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Author Topic: Genuine happiness, is it possible or just a cruel illusion?  (Read 1047 times)


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Genuine happiness, is it possible or just a cruel illusion?
« on: December 22, 2012, 10:28:28 AM »
Tue 13 Nov 2012, 7:15 am

Good Morning, All,

Sort of a judgment call deciding which board to post this in.  Another one might have been more appropriate.  We have been discussing whether or not it is really possible to be “genuinely happy” and what REBT  http://rebtinfo.info/ has to say about happiness. A reader shares this quote from the Dalai Lama

"Achieving genuine happiness may require bringing about a transformation in  your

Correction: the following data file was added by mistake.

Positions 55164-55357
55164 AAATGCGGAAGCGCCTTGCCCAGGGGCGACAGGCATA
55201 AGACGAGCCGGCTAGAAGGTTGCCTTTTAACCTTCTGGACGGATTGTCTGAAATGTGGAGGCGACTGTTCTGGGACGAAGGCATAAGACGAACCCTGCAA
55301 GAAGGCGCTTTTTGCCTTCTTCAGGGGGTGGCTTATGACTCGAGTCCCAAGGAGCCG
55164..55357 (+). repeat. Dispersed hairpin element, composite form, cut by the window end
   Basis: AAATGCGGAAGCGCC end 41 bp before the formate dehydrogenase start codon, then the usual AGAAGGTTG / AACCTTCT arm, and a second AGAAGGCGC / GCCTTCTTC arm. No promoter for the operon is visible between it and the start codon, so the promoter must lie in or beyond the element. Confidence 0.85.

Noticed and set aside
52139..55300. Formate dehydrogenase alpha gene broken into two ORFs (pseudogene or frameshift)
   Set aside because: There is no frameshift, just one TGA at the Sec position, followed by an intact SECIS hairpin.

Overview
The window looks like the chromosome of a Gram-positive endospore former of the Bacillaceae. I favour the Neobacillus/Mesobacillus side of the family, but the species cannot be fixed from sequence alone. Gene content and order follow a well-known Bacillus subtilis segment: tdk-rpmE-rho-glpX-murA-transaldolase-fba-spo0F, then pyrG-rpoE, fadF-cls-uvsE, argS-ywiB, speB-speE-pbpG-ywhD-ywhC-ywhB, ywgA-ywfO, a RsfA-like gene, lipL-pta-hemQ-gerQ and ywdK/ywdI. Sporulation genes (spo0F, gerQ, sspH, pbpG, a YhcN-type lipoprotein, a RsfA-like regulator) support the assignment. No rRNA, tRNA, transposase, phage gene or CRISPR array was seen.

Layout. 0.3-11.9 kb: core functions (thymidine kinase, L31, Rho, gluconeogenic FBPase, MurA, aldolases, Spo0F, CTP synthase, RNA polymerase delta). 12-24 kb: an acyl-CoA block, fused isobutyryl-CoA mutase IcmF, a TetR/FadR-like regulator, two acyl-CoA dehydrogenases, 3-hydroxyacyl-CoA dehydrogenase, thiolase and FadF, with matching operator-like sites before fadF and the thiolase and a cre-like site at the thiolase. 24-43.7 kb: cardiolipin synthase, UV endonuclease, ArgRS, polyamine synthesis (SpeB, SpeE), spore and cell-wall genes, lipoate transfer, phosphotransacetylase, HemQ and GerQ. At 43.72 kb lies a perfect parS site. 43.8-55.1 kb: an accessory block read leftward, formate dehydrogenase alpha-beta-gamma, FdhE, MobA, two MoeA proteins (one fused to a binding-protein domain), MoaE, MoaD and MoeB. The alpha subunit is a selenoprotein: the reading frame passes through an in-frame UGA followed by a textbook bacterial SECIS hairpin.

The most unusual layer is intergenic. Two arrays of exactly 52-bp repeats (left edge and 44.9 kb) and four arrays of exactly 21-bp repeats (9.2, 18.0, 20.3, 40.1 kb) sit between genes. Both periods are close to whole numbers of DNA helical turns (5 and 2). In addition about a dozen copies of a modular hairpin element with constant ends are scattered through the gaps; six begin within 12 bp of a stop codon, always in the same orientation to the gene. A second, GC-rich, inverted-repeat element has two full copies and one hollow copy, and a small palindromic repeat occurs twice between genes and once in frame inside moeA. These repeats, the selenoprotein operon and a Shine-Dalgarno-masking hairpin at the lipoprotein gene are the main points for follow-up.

outlook, your way of thinking, and this is not a simple matter."

His Holiness is being just a tad bland or casual, I think, in saying that genuine happiness is not a "simple matter." I am in no position to speak for him, but I am sure he knows better than any that the sort of "genuine happiness" (I prefer the term "persistent happiness") that can be measured in the EEG of some  monks from Zen and other Buddhist traditions takes decades of devoted meditation and other practices, surrounded and assisted by a community of people  who support one another along the path.  Very few are up for that sort of commitment or lifestyle.

That is not to say that it takes decades of practicing Zen and other meditation to experience any benefits at all, nor that the average Joe Sixpack has nothing to learn from such traditions, nor that science will not come up with technologies (such as neurofeedback) which accelerate the process.   However, it is to say, in my opinion, that "happiness as a steady state" is probably doomed to be a frustrating and disappointing distraction for the average person.

Finding  more things to enjoy, and more ways to enjoy them--as advocated by REBT--seems to me to be more practical and obtainable.


Khon Kaen, Thailand[/SIZE]